A few days ago, I posted this, in response to this post. It was actually a general frustration on my part, and not a rock hurled at the poster. It has now received this response, and I do have some issues with that:
The weakness of both Lisp and Smalltalk (and many other cool researchy languages), is that neither have ever been that good at talking to the machine, which makes them pretty much useless for real work. Today, we have lots of "managed" languages that can talk to system pretty well. Java can do that, and the various languages atop the .NET CLR can do that. And from an industrial perspective that's important. I'm oversimplifying a bit here, but that's been the reality / perception at various points in history over the last 20 years.
From where I sit, it looks like the best we can hope to do is to get an advanced language which can use the CLR's ability to talk to the machine. And the CLR that it talks to ought to be the ECMA / Mono one, not the Microsoft one. That would get you a decent language, portability across hardware / os at a binary level, and the ability to talk to the hardware in a rich fashion.
huh? Useless for real work? Where in the heck does that come from? Most applications, in simplified form, look like this:
- Grab Data from Database
- Present Data for user to view/modify/create
- Push any modified data back into the database
Boil it down, and that's what most apps are. Not number crunching, not games in need of the fastest hardware/software (although, Lisp and Smalltalk have been and are being used in games). To me, this sounds an awful lot like the general industry problem of premature optimization - developers the world over are obsessed with making things faster - never stopping to ask if it's the real problem. In most cases, it's not
And managed code is a good thing
- having access to pointers is a necessary evil for some levels of work, but for the vast majority of applications, they are a useless distraction - in reality, little more than an error generator. I've done just fine without pointers for a decade, and will do just fine for another decade without them.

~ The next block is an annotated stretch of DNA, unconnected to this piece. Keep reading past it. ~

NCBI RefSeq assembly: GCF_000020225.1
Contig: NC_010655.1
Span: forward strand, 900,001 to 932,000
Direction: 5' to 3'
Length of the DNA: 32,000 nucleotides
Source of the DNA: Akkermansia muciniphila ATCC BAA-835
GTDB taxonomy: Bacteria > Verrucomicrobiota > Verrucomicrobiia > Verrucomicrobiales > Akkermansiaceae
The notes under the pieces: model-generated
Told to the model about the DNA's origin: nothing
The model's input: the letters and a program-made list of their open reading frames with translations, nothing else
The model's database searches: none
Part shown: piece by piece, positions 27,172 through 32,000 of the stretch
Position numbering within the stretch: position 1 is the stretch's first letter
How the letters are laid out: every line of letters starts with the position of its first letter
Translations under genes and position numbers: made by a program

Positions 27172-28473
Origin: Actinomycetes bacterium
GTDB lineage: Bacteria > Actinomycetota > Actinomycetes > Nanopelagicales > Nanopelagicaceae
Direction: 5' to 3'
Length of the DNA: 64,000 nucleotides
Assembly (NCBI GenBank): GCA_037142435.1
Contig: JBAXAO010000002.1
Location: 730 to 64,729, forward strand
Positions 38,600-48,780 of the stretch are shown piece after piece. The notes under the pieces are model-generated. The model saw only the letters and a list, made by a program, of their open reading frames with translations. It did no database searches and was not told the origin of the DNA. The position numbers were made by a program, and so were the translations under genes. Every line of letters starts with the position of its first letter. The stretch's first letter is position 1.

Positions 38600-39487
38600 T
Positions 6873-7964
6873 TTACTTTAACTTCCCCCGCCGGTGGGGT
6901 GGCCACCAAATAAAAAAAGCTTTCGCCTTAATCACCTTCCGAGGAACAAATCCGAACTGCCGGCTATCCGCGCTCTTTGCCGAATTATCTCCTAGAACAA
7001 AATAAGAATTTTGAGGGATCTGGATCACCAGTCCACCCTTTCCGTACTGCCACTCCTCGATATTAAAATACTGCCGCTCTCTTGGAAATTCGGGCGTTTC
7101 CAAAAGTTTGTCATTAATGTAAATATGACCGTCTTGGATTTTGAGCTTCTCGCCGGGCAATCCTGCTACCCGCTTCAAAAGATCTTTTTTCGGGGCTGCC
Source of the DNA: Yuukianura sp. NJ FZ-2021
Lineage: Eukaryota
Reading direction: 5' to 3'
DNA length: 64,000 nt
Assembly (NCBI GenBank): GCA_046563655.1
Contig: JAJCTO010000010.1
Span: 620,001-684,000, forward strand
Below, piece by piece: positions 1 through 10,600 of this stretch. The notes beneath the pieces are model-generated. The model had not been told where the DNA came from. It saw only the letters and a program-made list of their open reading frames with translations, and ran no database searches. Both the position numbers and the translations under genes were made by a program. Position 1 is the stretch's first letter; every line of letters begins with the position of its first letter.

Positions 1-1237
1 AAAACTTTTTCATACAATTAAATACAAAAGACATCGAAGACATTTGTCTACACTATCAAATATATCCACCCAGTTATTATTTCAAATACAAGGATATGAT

I wasn't the only one to have this thought; Chris Double weighs in
Maybe I'm misunderstanding Ted but I don't agree with this statement. Perhaps it was true in the past but modern Lisps and Smalltalks seem to have no problems talking to the machine.
Dolphin Smalltalk applications look and feel exactly like normal Windows applications. And that's because they are. It's also very easy to call API functions.
Corman Lisp, a Common Lisp system for Win32, also has very good methods of talking to the machine. You can practically paste in a C header file definition for the API and Corman Lisp will generate the necessary Lisp code. You can create DLL's in lisp that are callable by C programs. You can even code in-line assembler if you really want to get down and dirty.
Now, VisualWorks doesn't (yet) have the capabilities that the Chris mentions above. But it does pretty well, and the VW VM will be available as a DLL for 7.1 - which means that you'll be able to deploy VisualWorks apps as DLL's at that point. This blog is Smalltalk powered, and the BottomFeeder
application I spotted these posts with is a client application that integrates pretty nicely with Windows via the registry.
I don't get it....